Downing Street tells England fans not to boo players for taking the knee

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England players take the knee ahead of their Euro 2020 warm-up friendly against Romania - AP
England players take the knee ahead of their Euro 2020 warm-up friendly against Romania - AP

Downing Street has told England fans not to boo the national team for taking the knee in protest against racial injustice.

Despite No 10 previously declining to condemn those who booed players, a spokesman said: "The Prime Minister respects the right of all people to peacefully protest and make their feelings known about injustices.

"I think the Prime Minister has spoken before about his desire to get everybody to get behind the national team and the PM would like to see everyone getting behind the team to cheer them on, not boo."

Gillian Keegan, the education minister, had previously described England footballers taking the knee as a divisive gesture that represented "symbolism more than action".

Speaking on BBC Question Time, Keegan said she was "pretty sure" that the majority of those fans who were booing footballers for taking the knee were also anti-racist but disagreed with political positions linked to the Black Lives Matter movement.

England players have repeatedly said that taking the knee is about equality and anti-racism and is not meant as a political gesture or linked to a political movement.

The taking the knee gesture began in English football last summer during the Premier League’s Project Restart and was accompanied by the ‘Black Lives Matter’ logo on the shirts of the players. That was then replaced for the 2020-21 season by a badge saying ‘No Room for Racism’.

Vaccines minister Nadhim Zahawi appeared to take a different stance on Friday morning and said that it was "only right that we back our team" and that Prime Minister Boris Johnson fully backed Gareth Southgate and his players in taking the knee.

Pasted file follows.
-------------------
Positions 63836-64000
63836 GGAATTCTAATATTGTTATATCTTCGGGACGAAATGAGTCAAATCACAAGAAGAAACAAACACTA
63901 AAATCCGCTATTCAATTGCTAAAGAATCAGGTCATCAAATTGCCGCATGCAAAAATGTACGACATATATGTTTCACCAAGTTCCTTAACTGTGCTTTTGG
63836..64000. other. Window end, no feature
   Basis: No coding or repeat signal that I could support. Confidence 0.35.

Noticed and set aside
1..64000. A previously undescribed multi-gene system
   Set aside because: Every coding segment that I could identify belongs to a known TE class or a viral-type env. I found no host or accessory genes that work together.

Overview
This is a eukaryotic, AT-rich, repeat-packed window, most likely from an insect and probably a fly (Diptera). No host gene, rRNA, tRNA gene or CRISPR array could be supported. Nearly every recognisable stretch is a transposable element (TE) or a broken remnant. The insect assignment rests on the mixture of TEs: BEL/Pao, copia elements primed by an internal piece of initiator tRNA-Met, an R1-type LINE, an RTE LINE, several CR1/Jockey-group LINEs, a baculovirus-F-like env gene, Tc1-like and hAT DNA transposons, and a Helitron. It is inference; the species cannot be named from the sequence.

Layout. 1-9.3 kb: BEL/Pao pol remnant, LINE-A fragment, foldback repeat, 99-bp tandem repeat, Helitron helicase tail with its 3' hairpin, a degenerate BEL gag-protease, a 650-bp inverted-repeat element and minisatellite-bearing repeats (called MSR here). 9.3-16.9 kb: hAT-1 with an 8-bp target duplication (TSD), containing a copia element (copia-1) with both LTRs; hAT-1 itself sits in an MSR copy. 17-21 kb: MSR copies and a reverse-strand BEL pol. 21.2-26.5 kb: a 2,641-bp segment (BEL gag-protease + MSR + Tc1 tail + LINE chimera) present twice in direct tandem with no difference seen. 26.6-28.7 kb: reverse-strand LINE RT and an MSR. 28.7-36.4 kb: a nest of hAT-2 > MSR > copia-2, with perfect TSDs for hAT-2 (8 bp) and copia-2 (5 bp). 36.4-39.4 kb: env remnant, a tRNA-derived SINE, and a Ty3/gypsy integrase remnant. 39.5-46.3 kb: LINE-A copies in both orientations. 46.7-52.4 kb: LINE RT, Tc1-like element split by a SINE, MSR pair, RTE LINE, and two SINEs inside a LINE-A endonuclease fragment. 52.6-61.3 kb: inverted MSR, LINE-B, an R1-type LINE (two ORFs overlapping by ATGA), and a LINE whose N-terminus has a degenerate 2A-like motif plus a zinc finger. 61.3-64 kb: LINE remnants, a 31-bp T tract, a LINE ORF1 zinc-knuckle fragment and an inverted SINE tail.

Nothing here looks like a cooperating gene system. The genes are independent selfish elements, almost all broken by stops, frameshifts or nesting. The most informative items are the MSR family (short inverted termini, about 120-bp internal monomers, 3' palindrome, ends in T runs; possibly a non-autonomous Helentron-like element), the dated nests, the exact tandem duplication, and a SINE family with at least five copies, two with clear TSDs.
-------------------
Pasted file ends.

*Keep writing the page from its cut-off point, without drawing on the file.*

"The elegant way, quite passionate way, that the England manager Gareth Southgate put this is exactly where the Prime Minister is, where this government is," Zahawi told BBC Radio 4's Today programme.

"I think he articulated the emotions of young men beautifully and I think it's only right that we back our team."

Keegan, though, claimed taking the knee was "creating new divisions" in sport. England players were met with boos by some fans when performing the gesture before last week’s friendly matches against Austria and Romania.

Southgate has stressed that the players will continue to make the gesture. "Actually what we’ve ended up with, whether it’s for statues, whether it’s the Queen’s picture, whether it’s taking the knee, we’ve ended up with these things being things that kind of divide us and actually, united societies are what solve these big issues,” said Keegan.

"It’s not my judgement to say whether they should take the knee or not. They’re perfectly free to do what they want. If you want to say, do I think it’s symbolism more than action? Of course it is ... but we’ve seen it’s creating division.

"And by the way, the people who are booing, I’m pretty sure most of them would like to end racism as well. They disagree. There’s different things that people are interpreting."

Keegan made the link to the Black Lives Matter movement. “There are some Conservative MPs very much against it [taking the knee], why? Because Black Lives Matter stands for things that they don’t stand for. It’s really about defunding the police and the overthrow of capitalism, which is, you know, Black Lives Matter the actual political organisation.

"And some people will take it and think that’s supporting Black Lives Matter. I’m sure Black Lives Matter will think it’s supporting them."

Football’s anti-discrimination group Kick It Out says the gesture is "in no way linked to any political organisation".

Zahawi said that it was important to make the differential. "The symbolism of reminding the world of how painful it is to be subjected to the racism that Marcus Rashford has been subjected to, whether on social media or elsewhere, I absolutely back," he said.

"If you then extrapolate to a Black Lives Matter movement that has a political agenda... that's a different place, that's my point, which is why I think we just have to differentiate and rightly back our team."

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